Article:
(a)        5/5      5/5      3/5      4/5      3/5      2/5
(b)        .46      .43      .32      .36      .32      .31

(a) The proportion or times the item correlations are between
.30 and .70 with other items in the scale.

(b) The average correlation of the item with all others in the scale.
Table 2

Item Statistics for Thirst Distress Scale

                                                 Corrected     Alpha
                                                Item-Total    if Item
                                   M      SD    Correlation   Deleted

My thirst causes me discomfort    2.79   1.01       .68         .70
My thirst bothers me a lot.       2.62    .96       .62         .72
I am very uncomfortable when I    3.22   1.04       .45         .76
  am thirsty.
My mouth feels like cotton when   3.24   1.04       .52         .75
  I am thirsty.
My saliva is very thick when I    2.99   1.02       .46         .76
  am thirsty.
When I drink less, my thirst      2.59    .95       .43         .77
  gets worse.
Table 3

Factor Analysis of the 6-Item Thirst Distress Scale

                                tory     Standardized   Confir-
                               Factor    Confirmatory    matory
           Item               Loadings   Coefficients   t-values    p

My thirst causes me             .81          .93         18.21     ***
My thirst bothers me a lot.     .76          .91         17.38     ***
I am very uncomfortable         .66          .62         10.21     ***
  when I am thirsty.
My mouth feels like cotton      .66          .55          8.92     ***
  when I am thirsty.
My saliva is very thick         .64          .57          9.17     ***
  when I am thirsty.
When I drink less, my           .59          .53          8.53     ***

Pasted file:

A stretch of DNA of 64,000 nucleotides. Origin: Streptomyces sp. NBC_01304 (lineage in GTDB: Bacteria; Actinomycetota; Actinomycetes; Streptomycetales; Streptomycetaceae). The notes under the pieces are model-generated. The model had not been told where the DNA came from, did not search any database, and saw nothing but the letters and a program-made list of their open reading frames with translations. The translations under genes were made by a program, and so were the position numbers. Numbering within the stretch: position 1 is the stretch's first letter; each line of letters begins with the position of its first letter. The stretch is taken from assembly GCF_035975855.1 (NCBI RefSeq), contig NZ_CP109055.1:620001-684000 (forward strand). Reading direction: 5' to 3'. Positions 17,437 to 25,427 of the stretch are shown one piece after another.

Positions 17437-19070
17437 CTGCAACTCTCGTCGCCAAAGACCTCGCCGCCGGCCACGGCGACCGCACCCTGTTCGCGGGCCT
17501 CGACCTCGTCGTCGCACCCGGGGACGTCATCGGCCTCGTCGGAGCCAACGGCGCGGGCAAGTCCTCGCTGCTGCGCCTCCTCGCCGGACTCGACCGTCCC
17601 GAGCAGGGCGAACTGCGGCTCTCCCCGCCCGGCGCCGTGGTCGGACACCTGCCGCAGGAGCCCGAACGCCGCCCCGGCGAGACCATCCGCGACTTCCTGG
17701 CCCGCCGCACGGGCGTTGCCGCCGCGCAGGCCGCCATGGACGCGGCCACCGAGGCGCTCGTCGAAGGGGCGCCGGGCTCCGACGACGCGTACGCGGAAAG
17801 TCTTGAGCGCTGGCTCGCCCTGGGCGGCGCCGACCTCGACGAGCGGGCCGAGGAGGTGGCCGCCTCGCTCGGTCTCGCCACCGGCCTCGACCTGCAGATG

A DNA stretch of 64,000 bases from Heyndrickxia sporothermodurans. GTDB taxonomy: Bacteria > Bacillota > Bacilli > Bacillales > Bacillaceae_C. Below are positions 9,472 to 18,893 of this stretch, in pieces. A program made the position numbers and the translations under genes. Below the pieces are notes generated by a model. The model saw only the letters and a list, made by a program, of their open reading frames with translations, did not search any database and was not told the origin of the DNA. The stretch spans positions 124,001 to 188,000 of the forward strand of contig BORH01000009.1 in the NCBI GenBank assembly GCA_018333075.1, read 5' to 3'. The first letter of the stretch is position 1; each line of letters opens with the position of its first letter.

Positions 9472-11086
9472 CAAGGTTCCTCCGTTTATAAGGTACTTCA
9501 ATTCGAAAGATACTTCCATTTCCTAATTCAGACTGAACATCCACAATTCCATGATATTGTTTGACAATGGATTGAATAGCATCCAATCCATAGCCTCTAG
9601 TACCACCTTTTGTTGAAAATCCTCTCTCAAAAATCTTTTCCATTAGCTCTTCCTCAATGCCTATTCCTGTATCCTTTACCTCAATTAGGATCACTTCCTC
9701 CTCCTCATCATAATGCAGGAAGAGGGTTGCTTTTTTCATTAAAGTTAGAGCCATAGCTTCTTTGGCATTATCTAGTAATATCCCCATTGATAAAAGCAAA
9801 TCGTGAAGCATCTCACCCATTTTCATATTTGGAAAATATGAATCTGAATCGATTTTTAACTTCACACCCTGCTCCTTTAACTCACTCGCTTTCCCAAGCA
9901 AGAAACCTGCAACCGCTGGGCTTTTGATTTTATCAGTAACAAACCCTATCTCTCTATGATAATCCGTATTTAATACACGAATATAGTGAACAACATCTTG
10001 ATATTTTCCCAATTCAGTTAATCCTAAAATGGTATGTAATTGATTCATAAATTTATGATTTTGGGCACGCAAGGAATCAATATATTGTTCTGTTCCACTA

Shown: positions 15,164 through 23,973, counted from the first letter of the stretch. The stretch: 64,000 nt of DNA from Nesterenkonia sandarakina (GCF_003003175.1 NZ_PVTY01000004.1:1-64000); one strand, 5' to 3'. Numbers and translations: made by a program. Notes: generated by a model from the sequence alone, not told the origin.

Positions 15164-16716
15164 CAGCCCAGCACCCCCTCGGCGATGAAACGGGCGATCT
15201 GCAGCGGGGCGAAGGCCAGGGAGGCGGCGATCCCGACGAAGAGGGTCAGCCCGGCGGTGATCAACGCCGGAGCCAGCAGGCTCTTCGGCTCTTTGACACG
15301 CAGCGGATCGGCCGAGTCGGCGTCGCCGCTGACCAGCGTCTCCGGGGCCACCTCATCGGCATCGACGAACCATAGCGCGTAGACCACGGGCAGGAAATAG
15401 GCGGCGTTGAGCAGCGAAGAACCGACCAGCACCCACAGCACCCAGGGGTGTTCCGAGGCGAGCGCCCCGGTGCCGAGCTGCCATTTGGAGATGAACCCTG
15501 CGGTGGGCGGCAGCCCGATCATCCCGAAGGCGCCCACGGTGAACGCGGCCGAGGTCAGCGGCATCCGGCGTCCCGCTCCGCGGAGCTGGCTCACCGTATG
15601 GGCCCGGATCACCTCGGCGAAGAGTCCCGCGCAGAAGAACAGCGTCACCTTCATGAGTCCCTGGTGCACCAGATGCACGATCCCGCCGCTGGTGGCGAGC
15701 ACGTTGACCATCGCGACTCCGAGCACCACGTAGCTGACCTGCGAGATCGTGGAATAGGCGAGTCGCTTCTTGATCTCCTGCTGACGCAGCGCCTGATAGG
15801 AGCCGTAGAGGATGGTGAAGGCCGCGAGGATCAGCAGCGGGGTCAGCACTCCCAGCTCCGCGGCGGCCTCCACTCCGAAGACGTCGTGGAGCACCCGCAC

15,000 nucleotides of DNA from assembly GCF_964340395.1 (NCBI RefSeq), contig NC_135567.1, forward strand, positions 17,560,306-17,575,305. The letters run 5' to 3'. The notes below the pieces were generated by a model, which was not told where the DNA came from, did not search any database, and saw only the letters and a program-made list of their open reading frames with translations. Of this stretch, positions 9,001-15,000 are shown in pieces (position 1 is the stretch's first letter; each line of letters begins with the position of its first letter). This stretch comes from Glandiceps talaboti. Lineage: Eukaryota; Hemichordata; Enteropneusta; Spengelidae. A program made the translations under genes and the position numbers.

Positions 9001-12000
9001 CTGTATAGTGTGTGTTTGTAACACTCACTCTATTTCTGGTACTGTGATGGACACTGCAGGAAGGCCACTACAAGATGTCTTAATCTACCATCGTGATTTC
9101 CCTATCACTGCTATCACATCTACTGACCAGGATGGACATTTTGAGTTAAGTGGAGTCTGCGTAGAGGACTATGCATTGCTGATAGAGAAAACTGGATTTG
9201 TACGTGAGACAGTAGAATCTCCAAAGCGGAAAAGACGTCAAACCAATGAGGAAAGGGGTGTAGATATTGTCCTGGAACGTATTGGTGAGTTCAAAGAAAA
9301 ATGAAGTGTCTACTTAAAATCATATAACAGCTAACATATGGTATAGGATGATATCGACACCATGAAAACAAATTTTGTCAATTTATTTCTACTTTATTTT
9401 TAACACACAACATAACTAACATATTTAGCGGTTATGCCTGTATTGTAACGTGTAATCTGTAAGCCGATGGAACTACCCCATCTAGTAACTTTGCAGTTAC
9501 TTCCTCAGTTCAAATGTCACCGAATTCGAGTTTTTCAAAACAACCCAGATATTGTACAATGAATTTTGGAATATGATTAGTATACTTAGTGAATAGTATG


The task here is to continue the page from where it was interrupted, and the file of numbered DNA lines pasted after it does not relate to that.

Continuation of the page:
thirst gets worse.

48% variance explained

*** p < .001

Acknowledgments: This research was supported in part by grants made available to the author by the National Institute of Nursing Research, Center for Enhancing Quality of Life in Chronic Illness (P30 NR05035-01), and the American Nephrology Nurses' Association (ANNA). The views expressed herein are those of the author. No official endorsement by the ANNA is intended or should be inferred.

The author thanks Doris Byers, Barbara Hasbargen, Lydia Carrasquillo, Clifford Blake, and Kim Dixon for their help with data collection; Dr. Victoria Champion for her help with confirmatory factor analysis; Drs. Joan Austin, Victoria Champion, and Phyllis Dexter for their helpful comments and editorial assistance; and the panel of experts who willingly gave their time and expertise when reviewing the proposed items. Finally, appreciation is extended to the participating patients who generously gave their time and energy to this project.


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Janet L. Welch, DNS, RN, is a Clinical Nurse Specialist and Assistant Professor at Indiana University School of Nursing, Department of Adult Health, Indianapolis, IN; and the ANNA 2002-2003 Research Chair.

Note: Correspondence concerning this article should be addressed to Janet L. Welch, Department of Adult Health, Indiana University School of Nursing, 1111 Middle Drive, NU 414, Indianapolis, Indiana 46202. E-mail:
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Author:Welch, Janet L.
Publication:Nephrology Nursing Journal
Geographic Code:1USA
Date:Aug 1, 2002